Consumers today can choose between hybrid vehicles, which do not plug in, and plug-in electric vehicles, including plug-in hybrid electric vehicles and battery electric vehicles. Buyers should evaluate their own driving needs to determine how the different EV technologies can work for them.
Electric vehicle adoption rates have been soaring over the past few years as the battery technology allows longer distances to be traveled between charges. Auto manufacturers continue to announce new models, giving the consumer more choices than ever before.
Adoption Rates in Georgia
Currently Georgia has more than 40,000 registered EV drivers across the state, and Atlanta is the highest ranked city in the Eastern United States for the number of publicly available EV charging stations.
Electric vehicles come in many forms to match your lifestyle. All have batteries and some must be plugged in to recharge. Meet the three types of electric vehicles and read this Consumers Guide to Electric Vehicles to learn more.
Battery electric vehicles (BEVs) have no gasoline engine and run exclusively on the energy stored in on-board batteries. Examples include the Nissan LEAF, Chevrolet Bolt, Tesla Model 3, BMW i3, Mitsubishi Outlander and Chrysler Pacifica.
Extended range electric vehicles (EREVs) can run on conventional or alternative fuel and an electric motor that uses energy stored in a battery. The battery is charged through regenerative braking and by the internal combustion engine and is not plugged in to charge.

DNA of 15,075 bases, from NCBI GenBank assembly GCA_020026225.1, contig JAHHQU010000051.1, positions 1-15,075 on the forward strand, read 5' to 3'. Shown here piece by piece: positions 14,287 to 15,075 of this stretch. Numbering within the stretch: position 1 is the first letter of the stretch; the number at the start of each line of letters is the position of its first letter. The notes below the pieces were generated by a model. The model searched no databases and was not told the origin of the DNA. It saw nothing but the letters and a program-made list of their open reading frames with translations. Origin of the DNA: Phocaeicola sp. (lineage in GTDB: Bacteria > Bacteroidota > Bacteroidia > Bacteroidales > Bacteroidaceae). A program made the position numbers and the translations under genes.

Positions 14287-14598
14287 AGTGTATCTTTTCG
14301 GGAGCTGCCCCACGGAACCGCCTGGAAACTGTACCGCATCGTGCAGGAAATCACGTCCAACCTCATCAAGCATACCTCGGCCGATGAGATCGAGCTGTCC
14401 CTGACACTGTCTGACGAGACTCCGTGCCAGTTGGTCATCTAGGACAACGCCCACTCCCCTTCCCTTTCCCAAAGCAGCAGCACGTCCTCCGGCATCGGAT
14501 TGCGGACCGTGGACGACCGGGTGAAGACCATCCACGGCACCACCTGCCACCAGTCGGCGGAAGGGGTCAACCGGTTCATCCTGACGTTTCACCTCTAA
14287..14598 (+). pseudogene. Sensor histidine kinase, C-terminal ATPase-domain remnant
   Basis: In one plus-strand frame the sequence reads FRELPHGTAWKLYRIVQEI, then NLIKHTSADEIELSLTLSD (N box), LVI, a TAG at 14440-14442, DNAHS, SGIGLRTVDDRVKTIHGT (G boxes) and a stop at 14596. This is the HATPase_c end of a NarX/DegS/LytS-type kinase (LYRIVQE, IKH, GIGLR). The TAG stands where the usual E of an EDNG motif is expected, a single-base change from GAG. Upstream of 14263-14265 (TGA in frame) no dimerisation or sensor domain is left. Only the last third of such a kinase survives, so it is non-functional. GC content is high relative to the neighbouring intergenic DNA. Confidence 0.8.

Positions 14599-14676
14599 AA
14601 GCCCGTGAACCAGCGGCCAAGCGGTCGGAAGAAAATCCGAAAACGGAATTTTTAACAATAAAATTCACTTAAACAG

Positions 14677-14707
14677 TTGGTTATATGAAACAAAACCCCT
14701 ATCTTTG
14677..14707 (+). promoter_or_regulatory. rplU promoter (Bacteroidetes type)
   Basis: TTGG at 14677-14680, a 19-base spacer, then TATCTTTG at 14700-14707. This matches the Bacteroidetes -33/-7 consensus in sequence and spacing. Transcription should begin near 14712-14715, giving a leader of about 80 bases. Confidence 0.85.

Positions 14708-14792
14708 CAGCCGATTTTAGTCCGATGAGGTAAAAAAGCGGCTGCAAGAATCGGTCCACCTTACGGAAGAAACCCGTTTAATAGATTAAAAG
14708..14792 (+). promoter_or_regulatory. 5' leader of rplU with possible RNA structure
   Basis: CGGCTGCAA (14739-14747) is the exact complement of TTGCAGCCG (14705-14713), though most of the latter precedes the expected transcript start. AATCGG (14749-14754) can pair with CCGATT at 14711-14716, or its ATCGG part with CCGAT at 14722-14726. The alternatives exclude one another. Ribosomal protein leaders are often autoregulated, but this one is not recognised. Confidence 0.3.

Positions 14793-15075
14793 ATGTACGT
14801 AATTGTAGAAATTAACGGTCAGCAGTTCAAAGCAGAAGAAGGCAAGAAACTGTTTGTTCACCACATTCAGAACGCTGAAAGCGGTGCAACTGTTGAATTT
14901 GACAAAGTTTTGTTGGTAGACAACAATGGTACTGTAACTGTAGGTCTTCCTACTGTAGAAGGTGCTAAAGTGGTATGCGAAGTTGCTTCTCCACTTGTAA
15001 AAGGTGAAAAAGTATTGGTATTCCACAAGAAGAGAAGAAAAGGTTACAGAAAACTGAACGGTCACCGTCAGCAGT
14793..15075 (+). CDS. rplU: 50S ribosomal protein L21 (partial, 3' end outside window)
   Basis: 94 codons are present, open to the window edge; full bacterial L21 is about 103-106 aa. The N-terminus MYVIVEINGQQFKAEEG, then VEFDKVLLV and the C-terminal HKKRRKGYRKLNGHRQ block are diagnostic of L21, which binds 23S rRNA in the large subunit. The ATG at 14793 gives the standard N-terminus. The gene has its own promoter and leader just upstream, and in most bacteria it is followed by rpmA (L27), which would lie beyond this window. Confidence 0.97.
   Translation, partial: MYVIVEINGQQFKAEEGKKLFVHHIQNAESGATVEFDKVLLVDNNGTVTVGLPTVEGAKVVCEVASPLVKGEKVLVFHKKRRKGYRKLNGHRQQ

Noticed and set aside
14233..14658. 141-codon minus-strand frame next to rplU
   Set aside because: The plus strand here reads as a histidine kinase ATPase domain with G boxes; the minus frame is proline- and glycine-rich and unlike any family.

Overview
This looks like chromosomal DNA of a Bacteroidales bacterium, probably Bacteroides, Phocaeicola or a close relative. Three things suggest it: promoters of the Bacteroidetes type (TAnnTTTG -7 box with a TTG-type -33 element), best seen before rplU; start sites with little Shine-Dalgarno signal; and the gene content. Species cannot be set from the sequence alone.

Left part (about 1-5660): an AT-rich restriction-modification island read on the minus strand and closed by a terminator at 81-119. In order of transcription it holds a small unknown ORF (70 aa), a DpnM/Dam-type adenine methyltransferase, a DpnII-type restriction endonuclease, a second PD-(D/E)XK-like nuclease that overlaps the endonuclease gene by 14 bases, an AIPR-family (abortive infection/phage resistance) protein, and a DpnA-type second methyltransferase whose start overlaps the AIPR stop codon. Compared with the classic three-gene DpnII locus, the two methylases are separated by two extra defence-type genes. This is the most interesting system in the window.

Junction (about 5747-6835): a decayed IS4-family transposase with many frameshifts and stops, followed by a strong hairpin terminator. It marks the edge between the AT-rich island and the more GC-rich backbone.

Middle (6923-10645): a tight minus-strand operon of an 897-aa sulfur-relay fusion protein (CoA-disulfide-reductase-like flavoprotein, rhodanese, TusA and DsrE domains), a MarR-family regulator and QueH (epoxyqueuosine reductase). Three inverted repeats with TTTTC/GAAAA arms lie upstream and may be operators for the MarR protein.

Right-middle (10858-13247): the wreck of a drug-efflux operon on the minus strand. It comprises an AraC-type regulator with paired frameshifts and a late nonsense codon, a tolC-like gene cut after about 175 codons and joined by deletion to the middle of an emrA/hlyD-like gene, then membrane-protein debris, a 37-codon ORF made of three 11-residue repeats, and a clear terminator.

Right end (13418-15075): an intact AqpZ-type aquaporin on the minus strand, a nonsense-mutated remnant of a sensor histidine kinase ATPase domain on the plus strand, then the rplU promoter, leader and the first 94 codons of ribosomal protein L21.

Plug-in hybrid electric vehicles (PHEVs) are powered by an internal combustion engine that can run on conventional or alternative fuel and an electric motor that uses energy stored in a battery. The vehicle can be plugged in to an electric power source to charge the battery.
In Georgia, the state legislature ended the $5,000 credit for BEVs in 2016, but it is currently evaluating new incentives for vehicles and charging equipment. Georgia Power customers may be eligible to receive up to a $250 rebate for installing a Level 2 Charger in their home.
Rebates are available through December 31, 2021.
All electric and plug-in hybrid cars purchased in or after 2010 may be eligible for a federal income tax credit of up to $7,500. The credit amount will vary based on the capacity of the battery used to power the vehicle. Visit FuelEconomy.gov for more information.
If you’ve recently installed a Level 2 Charger in your home, you may be eligible to receive up to a $250 rebate. Submit a rebate request form with a copy of your paid installation and charger invoice(s) within 60 days after the EV charger has been installed. Learn more about our EV charger rebate program and apply today.
*Rebate available while funds last. Amount subject to change.